The American Migraine Foundation is a nonprofit organization. They are dedicated to mobilizing a community for migraine patients through support groups and advocacy, as well as drive and support impactful research. This translates into advances for patients with migraines and other disabling diseases that cause severe head pain.
There are many nonprofit organization platforms that offer free resources in person as well as free online resources to help American society gain a better understanding of patients suffering from daily pain.
Finding a great resource for prevention and education resources can be your first step to busting the common myths surrounding pain management and how a reputable pain foundation could be the key to your much-needed pain care.
Working in partnership with your doctor can help to identify treatments that allow you to live an enjoyable, fulfilling life. The approach you choose should include more than just medication, but painkillers are likely to play a role.
Treatment of chronic pain usually involves medicines and therapy. Medicines used for chronic pain include pain relievers, antidepressants, and anticonvulsants.
Different types of medicines help people who have different types of pain. You usually use long-acting medicines for constant pain. Short-acting medicines treat short-term, or acute, pain.
The goal of chronic pain treatment is to increase function and quality of life. Different types of medicines help people who have different types of pain.
For instance, short-acting medicines treat pain that comes and goes. Long-acting medicines treat constant pain.
The most common medicines are listed below. Each one may have side effects. These can range from mild to severe. It’s important to follow your doctor’s orders on how to use your pain medicine.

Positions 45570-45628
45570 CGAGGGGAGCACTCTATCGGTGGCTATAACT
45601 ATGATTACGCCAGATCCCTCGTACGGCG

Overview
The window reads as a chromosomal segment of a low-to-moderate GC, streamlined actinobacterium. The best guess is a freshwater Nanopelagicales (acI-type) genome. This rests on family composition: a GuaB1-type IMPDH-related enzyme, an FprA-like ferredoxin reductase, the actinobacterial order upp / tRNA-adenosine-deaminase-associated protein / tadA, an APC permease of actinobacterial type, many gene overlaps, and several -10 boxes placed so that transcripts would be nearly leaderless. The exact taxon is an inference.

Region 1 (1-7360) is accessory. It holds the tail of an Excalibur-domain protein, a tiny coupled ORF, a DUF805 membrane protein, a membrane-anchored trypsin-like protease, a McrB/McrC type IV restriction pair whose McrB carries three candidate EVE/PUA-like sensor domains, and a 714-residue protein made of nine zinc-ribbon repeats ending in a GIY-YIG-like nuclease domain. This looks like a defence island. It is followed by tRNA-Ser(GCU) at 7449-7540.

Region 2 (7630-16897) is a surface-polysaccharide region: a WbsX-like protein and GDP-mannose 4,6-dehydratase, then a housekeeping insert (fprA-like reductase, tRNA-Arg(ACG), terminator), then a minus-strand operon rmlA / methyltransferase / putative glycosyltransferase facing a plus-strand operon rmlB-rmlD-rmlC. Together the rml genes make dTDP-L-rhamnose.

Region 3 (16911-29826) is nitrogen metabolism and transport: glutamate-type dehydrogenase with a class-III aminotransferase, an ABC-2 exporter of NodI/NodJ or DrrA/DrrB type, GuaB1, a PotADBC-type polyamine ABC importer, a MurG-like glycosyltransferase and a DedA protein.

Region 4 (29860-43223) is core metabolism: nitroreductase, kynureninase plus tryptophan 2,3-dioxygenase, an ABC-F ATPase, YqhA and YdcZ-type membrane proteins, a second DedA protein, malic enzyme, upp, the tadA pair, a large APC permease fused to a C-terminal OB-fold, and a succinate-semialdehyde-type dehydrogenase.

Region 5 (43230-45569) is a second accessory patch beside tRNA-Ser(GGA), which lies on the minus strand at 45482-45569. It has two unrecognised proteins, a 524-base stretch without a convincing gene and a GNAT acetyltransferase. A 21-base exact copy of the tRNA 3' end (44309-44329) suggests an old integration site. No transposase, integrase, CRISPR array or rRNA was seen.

If you have questions about side effects or about how much medicine to take, ask your doctor or pharmacist.
Based on the CDC guide, learn about the risks and benefits of common pain medications so that you can make safe choices as you seek your solution.
Nonsteroidal Anti-Inflammatory Drugs (NSAIDs)
NSAIDs are most effective for mild to moderate pain that’s accompanied by swelling and inflammation.
These drugs are commonly used for arthritis and pain that results from muscle sprains, strains, back and neck injuries, or menstrual cramps.
Acetaminophen is usually recommended as a first-line treatment for mild to moderate pain, such as from a skin injury, headache, or musculoskeletal condition.
These medications were developed with the aim of reducing common side effects associated with traditional NSAIDs. COX-2 inhibitors are commonly used for arthritis and pain resulting from muscle sprains, strains, back and neck injuries, or menstrual cramps.
They are as effective as NSAIDs and may be the right choice if you need long-term pain control without increased risk of stomach damage.
Anti-Depressants and Anti-Seizure Medications
Some medications commonly prescribed to manage depression and prevent epileptic seizures have also been found to help relieve chronic pain, including back pain, fibromyalgia, and diabetes-related nerve pain (diabetic neuropathy).
Because chronic pain often worsens depression, anti-depressants may doubly benefit pain and mood symptoms.
Medical & Therapy Options for Pain Resource Management
At QLMC Medical, treatment for chronic pain aims to reduce pain, restore functionality, increase mobility and restore quality of life. While these treatments may not take away all your pain, they can help to a large extent as part of a pain management program.
The professionals here at QLMC understand the severity and the frequency of pain. We know that pain and tolerance for pain can vary from person to person. So we tailor your treatment plan to your individual needs. While under treatment, you will be under the strict observance of your doctor for this period of time.
Your treatment may range through a variety of options including non-invasive treatments as well as interventional pain procedures. QLMC prescribes and manages your pain medications with the goal of maintaining your functionality and monitoring your dosages over time.